COTE D'IVOIRE: Toxic waste criminal investigations may indict higher-ups

Thursday, October 2, 2008

Ivorian government lawyers have said they may pursue criminal investigations against the Netherlands-based oil trader Trafigura, which owned the oil waste dumped in open-air sites in Abidjan in 2006.

Ivorian health officials, an independent investigation panel, and European lawyers have said the poisonous sludge led to more than one dozen deaths and tens of thousands of people to fall ill in Abidjan.

Trafigura settled a civil case with the government in February 2007 for US$214 million, which the multimillion dollar international commodities trader said prevented the government from pursuing it for liability or damages, according to the 13 February 2007 agreement.

But on 1 October 2008, on the sidelines of a criminal investigation underway in Abidjan against local port authorities—which Trafigura blames for the illegal dumping— government lawyer, Christophe Koussougro Sery, said the state can pursue Trafigura on criminal charges of poisoning Ivorians, even with the civil settlement.

Lawyer Joseph Brenham with the Paris-based non-profit human rights law firm, Sherpa Association, told IRIN the February 2007 agreement is illegal, and therefore, non-binding, “According to Cote d’Ivoire’s civil code, a civil settlement cannot prevent prosecutions or trial for criminal acts. If the state has the political will to do it, there is nothing that prevents the state from prosecuting Trafigura and its leaders.”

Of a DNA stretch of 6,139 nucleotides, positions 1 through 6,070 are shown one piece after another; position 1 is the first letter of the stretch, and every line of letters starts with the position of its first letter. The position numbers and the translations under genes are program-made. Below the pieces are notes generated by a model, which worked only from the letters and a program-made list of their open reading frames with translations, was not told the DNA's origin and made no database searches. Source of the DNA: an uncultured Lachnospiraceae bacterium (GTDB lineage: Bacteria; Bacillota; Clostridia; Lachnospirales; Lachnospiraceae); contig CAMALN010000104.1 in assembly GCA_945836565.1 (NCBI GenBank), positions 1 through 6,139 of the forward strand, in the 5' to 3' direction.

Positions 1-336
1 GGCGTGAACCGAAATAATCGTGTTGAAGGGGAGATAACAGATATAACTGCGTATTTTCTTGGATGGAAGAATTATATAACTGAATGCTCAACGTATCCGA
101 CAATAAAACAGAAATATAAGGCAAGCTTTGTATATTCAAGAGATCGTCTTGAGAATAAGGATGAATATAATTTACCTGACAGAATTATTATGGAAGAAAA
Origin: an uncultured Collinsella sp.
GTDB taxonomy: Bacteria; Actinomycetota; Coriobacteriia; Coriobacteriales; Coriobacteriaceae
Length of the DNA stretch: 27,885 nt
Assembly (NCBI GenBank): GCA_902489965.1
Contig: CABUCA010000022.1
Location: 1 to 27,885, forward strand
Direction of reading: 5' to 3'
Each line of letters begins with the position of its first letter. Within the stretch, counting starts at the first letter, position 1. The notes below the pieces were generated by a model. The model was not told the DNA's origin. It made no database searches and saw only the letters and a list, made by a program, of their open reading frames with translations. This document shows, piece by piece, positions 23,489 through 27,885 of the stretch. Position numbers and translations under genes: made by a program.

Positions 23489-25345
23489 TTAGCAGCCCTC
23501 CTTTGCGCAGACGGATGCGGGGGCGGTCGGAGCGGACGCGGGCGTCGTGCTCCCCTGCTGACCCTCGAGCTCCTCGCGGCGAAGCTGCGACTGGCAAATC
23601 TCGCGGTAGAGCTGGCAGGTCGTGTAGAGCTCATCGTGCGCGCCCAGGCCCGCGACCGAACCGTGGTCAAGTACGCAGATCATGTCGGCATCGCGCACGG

He added that, anyhow, a state cannot negotiate a criminal settlement on behalf of individual victims.

Lead lawyer for the Netherlands office of environmental campaign group Greenpeace, Jasper Teulings, participated in the 2007 Ivorian government-commissioned independent panel investigating the scandal, and told IRIN he was “astounded” by the 2007 settlement, “We were baffled by the case. The government made the announcement only days before we released our report [19 February 2007] on the responsibility of international actors in the dumping.”

Outlining what went wrong in countries or territories involved in the transfer of the waste, including Panama, Netherlands, Gibraltar, Estonia, Nigeria, and Cote d’Ivoire, the report concluded, “The oversight of the waste [disposal] was always controlled by Trafigura, contrary to its email denial… sent to the commission on 16 January 2007 [stating] ‘Trafigura was never implicated in waste disposal in any country.”